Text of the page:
Sometimes you just can’t see the obvious when it’s right in front of you. Usually, this happens because you’re so invested – materially, emotionally, or historically – in the way things have been that you have a hard time reconciling the way things are.

This is true for companies as well. The technology that made you famous and built your company becomes — sooner or later — a simple enabler that helps you launch into a new space and solve new problems. Or you die. (Nobody on the planet explains this better than Clayton Christensen, author of The Innovator’s Dilemma. This book makes it clear that “outstanding companies can do everything right and still lose their market leadership.”)

What’s that got to do with Tripwire?

At the end of the last century we became known as The File Integrity Company. This happened when the PCI DSS said “thou shalt implement a file integrity solution — like Tripwire — to oversee changes to critical files.” (We still thank the good people at PCI for jump-starting our young company, even though the reference has long since been removed.)

We discovered along the way that our FIM technology was a really good platform for scanning and assessing configuration items, the settings that tell servers what they can and can’t do. Then we discovered we could make it easy for our customers to compare their current CI states to existing standards like CIS, DISA-STIGS, ISO-27001 and twenty or so others, and actually make measured, deliberate progress towards getting more secure.

Tripwire’s Security Configuration Management offering was born, and now our biggest customer implementations – with tens of thousands of servers and devices being assessed in one organization – use our SCM to satisfy their configuration vulnerability needs. Sometimes they don’t  even use our file integrity monitoring capabilities… even though it’s the underlying technology of our SCM.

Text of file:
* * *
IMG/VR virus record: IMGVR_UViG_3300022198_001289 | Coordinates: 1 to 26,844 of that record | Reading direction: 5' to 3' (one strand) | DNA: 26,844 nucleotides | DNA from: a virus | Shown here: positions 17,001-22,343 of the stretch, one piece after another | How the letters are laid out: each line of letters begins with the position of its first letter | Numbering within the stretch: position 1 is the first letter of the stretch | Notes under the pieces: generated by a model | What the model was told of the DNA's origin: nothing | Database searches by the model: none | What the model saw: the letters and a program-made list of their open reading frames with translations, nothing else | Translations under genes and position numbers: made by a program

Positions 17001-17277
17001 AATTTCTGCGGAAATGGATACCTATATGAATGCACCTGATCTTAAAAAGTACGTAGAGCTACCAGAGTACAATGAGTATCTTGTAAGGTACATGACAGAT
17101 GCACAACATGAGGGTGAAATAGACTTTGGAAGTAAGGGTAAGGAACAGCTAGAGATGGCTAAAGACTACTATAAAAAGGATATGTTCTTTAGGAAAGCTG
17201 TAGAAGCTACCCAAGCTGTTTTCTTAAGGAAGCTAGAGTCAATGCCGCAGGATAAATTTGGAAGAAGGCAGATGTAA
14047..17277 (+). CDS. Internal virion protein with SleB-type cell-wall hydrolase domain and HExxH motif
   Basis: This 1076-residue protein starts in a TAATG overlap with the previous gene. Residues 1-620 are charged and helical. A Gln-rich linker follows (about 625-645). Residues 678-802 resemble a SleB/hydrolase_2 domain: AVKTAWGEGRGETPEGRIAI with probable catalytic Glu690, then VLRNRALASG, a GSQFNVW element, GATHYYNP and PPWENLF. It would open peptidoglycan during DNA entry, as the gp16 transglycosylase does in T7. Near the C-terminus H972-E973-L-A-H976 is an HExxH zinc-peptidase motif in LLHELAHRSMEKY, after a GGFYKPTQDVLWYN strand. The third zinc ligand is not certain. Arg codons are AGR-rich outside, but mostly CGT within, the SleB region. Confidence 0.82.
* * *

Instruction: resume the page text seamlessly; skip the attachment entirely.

I’ve recently seen two key indicators of the shift in importance of FIM relative to SCM: Securosis.com’s Mike Rothman (@securityincite) has been writing a series on vulnerability management with lots of good info, and SANS.org has released the latest version of their Top 20 Security Controls. Both these make it clear that integrity monitoring, our most distinctive corporate competence, is dying as security control, but emerging as an enabler of configuration vulnerability solutions.

The Securosis.com posts said, “Further evolution [of vulnerability assessment solutions] will add the ability to monitor for system file changes and integrity – it is the same underlying technology.” It’s interesting that they’ll evolve to a place we’ve already been.

The SANS Top 20 list has been newly reprioritized in Version 3.1. Interestingly, there’s no place on it for “file integrity monitoring” per se. (It actually hasn’t been on there for several versions.) But FIM is listed as the key enabler for two high-priority controls — Critical Control 3: Secure Configurations for Hardware and Software on Laptops, Workstations, and Servers and Critical Control 10: Secure Configurations for Network Devices – both of which are near the top of the list. In fact, only two controls — related to discovering what you’ve already got in your infrastructure — are more important to get  right than these two.

If you doubt whether SCM is as important as all that, please check out my friend Dwayne’s post from yesterday.  See that problem there? See the quarter-million Social Security numbers stolen? We solve that problem with our SCM solution.

We’ll always do FIM, and I expect we’ll always be best in the world at it. We’re pretty good at log collection and SIEM, too.

But I look forward to the time when we’re even more widely know for being the company that allows vast, multinational organizations to:

  • Continually assure their IT device configurations are as safe as they can be, given the job they need to do and the environment they do it in
  • Do it again and again when things drift (because they always do)
  • Do it for all business units and geographies, with maximum visibility for the CISO
  • View system hardening levels as their best overall indicator of the risk and security posture of their organization

It’s good to know where you’ve been. But manageable, business-enabling, enterprise-wide SCM is where we’re going.

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